Health

  • More than 10 million Australians have three or more long-term conditions (SP4, p. 10)
  • Years of life spent in ill-health are nearly 11 years — highest in the OECD (p. 45)
  • 4.9 million adults (nearly 30% of the adult population) are obese (p. 45)
  • 11.7 million people have no or low exercise levels (2 in 3 adults) ( p. 45)
  • Moving from poor health to fair health increases labour participation rates by 34 percentage points (SP4. p. 14)
  • 75% of acute bronchitis is treated with antibiotics. The appropriate rate is close to zero (p. 61)
  • Unnecessary waiting in doctor’s rooms costs Australians around $1 billion annually in lost time (p. 64)
  • 40% of people with a health-related qualification have inadequate health literacy (p. 65)

Part 3 Recommendation :

2.1 Implement nimble funding arrangements at the regional level

The Australian, State and Territory Governments should allocate (modest) funding pools to Primary Health Networks and Local Hospital Networks for improving population health, managing chronic conditions and reducing hospitalisation at the regional level.

HOW TO DO IT

Set aside a small share (say 2 to 3 per cent) of activity-based funding to hospitals to create a Prevention and Chronic Condition Management Fund (PCCMF) for each Local Hospital Network (LHN) to commission activities that improve population health and service quality, or reduce hospitalisations and broader health expenditures.

Where they are directly related to prevention and management of chronic conditions, allocate the expected funding from the Practice Incentives Program and other Medical Benefit Schedule items to Primary Health Networks (PHNs) in each region.

Give LHNs autonomy about how they spend from their PCCMF (including a license to fund innovations) and give them certainty over future funding contributions to allow planning.

Assess the returns from PCCMF investments. Let LHNs retain some of the returns from PCCMFs, with the remainder shared among Australian, State and Territory Governments.

Disseminate the lessons from effective interventions funded through PCCMFs to other regions.

Ensure formal collaboration between LHNs and PHNs to improve population health and the effectiveness and efficiency of primary health care. Where relevant, involve other regional groups with capabilities in managing population health, including Local Governments and community organisations.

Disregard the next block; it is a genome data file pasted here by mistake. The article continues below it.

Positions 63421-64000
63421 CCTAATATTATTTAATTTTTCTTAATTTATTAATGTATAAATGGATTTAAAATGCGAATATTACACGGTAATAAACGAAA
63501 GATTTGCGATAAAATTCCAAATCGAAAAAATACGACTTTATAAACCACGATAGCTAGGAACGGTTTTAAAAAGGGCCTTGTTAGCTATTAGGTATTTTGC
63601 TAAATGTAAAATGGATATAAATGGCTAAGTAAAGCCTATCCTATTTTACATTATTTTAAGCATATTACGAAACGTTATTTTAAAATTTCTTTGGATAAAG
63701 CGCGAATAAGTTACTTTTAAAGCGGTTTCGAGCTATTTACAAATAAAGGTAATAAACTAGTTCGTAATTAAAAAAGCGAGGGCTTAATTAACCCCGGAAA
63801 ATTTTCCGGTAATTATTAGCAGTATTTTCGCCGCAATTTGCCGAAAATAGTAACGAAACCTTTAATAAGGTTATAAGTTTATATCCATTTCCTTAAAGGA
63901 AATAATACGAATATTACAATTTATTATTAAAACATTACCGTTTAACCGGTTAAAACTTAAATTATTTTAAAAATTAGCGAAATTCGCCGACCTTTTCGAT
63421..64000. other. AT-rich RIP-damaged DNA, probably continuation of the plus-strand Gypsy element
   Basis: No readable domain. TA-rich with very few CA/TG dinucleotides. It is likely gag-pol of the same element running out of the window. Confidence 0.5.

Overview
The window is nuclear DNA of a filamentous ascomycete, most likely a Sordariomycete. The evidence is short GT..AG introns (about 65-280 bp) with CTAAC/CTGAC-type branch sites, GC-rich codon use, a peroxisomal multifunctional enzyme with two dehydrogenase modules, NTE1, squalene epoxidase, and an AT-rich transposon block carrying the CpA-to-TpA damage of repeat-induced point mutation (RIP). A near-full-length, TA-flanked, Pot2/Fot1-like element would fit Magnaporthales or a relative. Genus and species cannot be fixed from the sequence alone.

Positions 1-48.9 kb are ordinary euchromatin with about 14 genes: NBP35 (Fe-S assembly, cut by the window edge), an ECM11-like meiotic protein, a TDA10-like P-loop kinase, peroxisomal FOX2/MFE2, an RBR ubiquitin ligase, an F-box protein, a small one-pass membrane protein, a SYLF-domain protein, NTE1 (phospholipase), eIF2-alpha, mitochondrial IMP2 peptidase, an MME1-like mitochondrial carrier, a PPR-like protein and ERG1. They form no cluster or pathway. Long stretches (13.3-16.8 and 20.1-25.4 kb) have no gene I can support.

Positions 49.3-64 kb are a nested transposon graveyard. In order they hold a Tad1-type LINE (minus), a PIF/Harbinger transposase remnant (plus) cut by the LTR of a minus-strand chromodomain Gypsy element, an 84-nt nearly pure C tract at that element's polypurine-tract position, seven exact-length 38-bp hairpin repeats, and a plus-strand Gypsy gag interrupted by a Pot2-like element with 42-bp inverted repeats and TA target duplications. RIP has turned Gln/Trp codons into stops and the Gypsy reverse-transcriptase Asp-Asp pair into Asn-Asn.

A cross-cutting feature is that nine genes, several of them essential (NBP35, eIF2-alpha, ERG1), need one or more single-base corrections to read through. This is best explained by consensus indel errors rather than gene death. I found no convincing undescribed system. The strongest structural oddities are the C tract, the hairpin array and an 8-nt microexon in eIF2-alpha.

The Australian Government should allow LHNs to commission the services of GPs by amending section 19 of the Health Insurance Act 1973, with the proviso that the LHNs operate in formal agreement with their region’s PHN. The Australian Government should also remove any administrative constraints on PHNs allying with LHNs to commission GP services.

Amend the Australian Government’s prospective Health Care Home model so that LHNs and PHNs can introduce local variants, with supplementary funding and design features determined by them through collaboration.

Clinician buy-in is essential to achieving change and will be led by PHNs, which have often built good relationships with local leaders.

Further details are in Conclusions 6.1, 6.2 and 6.3 of Supporting Paper 5.

Recommendation 2.2 Eliminate low-value health interventions

Australian governments should revise their policies to more rapidly reduce the use of low-value health interventions.

HOW TO DO IT

More quickly respond to international assessments indicating low-value medical interventions.

Create more comprehensive guidelines and advisory ‘do not do’ lists.

Disseminate best practice to health professionals, principally through the various medical colleges, the Australian Commission on Safety and Quality in Health Care and similar state-based bodies.

Collect and divulge data at the hospital and clinician level for episodes of care that lead to hospital-acquired complications and for interventions that have ambiguous clinical impacts (such as knee arthroscopies).